Day One hundred and sixty-three: "First World Problems" from Mandatory Fun
In the 1980s and 1990s Al sang about food but more importantly about television because television was the epicenter of American life throughout the first two decades of Al’s career. Then the internet became our most important cultural force, in no small part because it made watching television so much easier and more pleasurable via innovations like online streaming.
Al’s career followed suit. Many of Al’s best and most resonant late-period tracks are rooted in the absurdity of life in the digital age, most notably “White & Nerdy” and “Stop Forwarding That Crap to Me.”
“First World Problems” is another internet-based song but in a more indirect, abstract fashion. It’s not about computers or technology so much as it is about online culture, or rather online “culture” and memes, those wonderful, horrible online tropes that spread like wildfire, that catch on with the public because they capture and give a name to something widespread and low-key toxic within our culture.
The concept of “First World Problems” is not terribly dissimilar from Harris Wittels’ concept of the “humblebrag.” In both cases, the exemplar of unexamined cultural privilege “complains” about something in a way that only reinforces what a charmed life they lead.
“First World Problems” were originally called “White People Problems” before, ironically, people figured out that it’s racist to act as if only caucasians are rich and spoiled and pampered enough to complain about “problems” people around the world would literally kill in order to experience firsthand.
Of course white people do not have a monopoly on being terrible and entitled, over-privileged and monstrously self-involved. Everybody, but everybody, can be absolutely terrible, and many people are! Awfulness does not discriminate between gender or sexuality or race or nationality. Anyone, but anyone can be a deplorable monster of a human being. So the concept of “White People Problems” was re-branded as “First World Problems” to make it less #problematic while still taking aim at privileged people and their non-problems.
“First World Problems” is a Pixies pastiche that finds Al inhabiting the persona of a raging Black Francis to guest vocalist Amanda Palmer’s icy-cool Kelly Deal over buzzsaw guitars to whine indignantly about the minor inconveniences of the over-privileged and under-self-aware. The complaints begin with “My maid is cleaning my bathroom, so I can't take a shower/When I do, the water starts getting cold after an hour” and proceed along those lines until closing with the resolutely minor misery that accompanies having to purchase something inessential in order to qualify for Amazon’s free shipping.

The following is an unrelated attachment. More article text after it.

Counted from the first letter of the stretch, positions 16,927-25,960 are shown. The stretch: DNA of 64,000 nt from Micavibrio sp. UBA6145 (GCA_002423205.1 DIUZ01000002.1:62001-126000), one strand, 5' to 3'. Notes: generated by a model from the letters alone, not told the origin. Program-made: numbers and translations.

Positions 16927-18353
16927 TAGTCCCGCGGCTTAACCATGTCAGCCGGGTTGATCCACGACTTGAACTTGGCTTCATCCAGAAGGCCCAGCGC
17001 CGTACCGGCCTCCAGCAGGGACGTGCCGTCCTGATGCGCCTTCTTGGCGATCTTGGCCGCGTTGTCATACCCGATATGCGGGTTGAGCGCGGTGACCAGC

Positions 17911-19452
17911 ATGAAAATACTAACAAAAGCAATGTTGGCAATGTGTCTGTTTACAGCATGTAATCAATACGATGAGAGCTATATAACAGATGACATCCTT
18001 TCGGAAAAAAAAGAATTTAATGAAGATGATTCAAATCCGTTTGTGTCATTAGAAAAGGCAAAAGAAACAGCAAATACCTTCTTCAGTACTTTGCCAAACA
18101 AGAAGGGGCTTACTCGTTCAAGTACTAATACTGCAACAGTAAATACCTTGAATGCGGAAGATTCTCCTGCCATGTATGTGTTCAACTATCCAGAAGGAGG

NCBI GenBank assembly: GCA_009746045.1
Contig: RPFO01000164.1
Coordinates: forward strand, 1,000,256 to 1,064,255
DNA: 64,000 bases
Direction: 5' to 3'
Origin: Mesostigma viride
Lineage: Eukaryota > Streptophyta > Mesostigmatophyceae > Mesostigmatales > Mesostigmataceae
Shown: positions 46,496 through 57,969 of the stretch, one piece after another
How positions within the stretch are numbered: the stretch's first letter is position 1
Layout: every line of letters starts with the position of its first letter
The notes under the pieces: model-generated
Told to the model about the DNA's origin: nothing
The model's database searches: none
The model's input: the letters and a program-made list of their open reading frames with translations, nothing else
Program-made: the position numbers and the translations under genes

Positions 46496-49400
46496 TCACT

Some of these not so fine whines are more relatable than others. You don’t have to be a Kardashian to have experienced the low-level existential angst of trying to fast forward through commercials like a civilized human being, only to realize, to your horror and mortification, that you’re watching what in olden times was known as “live TV” and consequently certain functions, such as fast-forward, are inoperable.
I know I personally experience a moment of pure rage during such moments, as I do when confronted the 21st world horror known as “buffering” before I realize that, in a world where child soldiers try to numb the pain of their bleak existences by getting addicted to heroin, perhaps my “problems” are so inconsequential that I should thank my lucky stars for them rather than curse a God that, in the singer’s anguished account, would allow a man like him to eat so much complimentary bread that he has no room left for dessert.
You don’t have to be rich to experience First World Problems, although it certainly helps. As “First World Problems” illustrates, the titular phenomenon is a state of mind. You don’t have to be wealthy to have it, just a terrible human being.
“First World Problems” is a little like “Why Does This Always Happen to Me” in being written and sung from the perspective of someone with so little self-awareness that they treat the mildest of inconveniences as unforgivable personal insults from a cruel deity with a personal grudge against them.
Al’s timely satire nails the underlying phenomenon of First World Problems, which is to curse a tiny element of your life that is somehow imperfect rather than appreciating the many elements of your privileged existence that are ideal and idyllic yet somehow are never enough to ensure genuine happiness for brats with a mindset of entitlement that ensures that contentment will remain forever outside their grasp.
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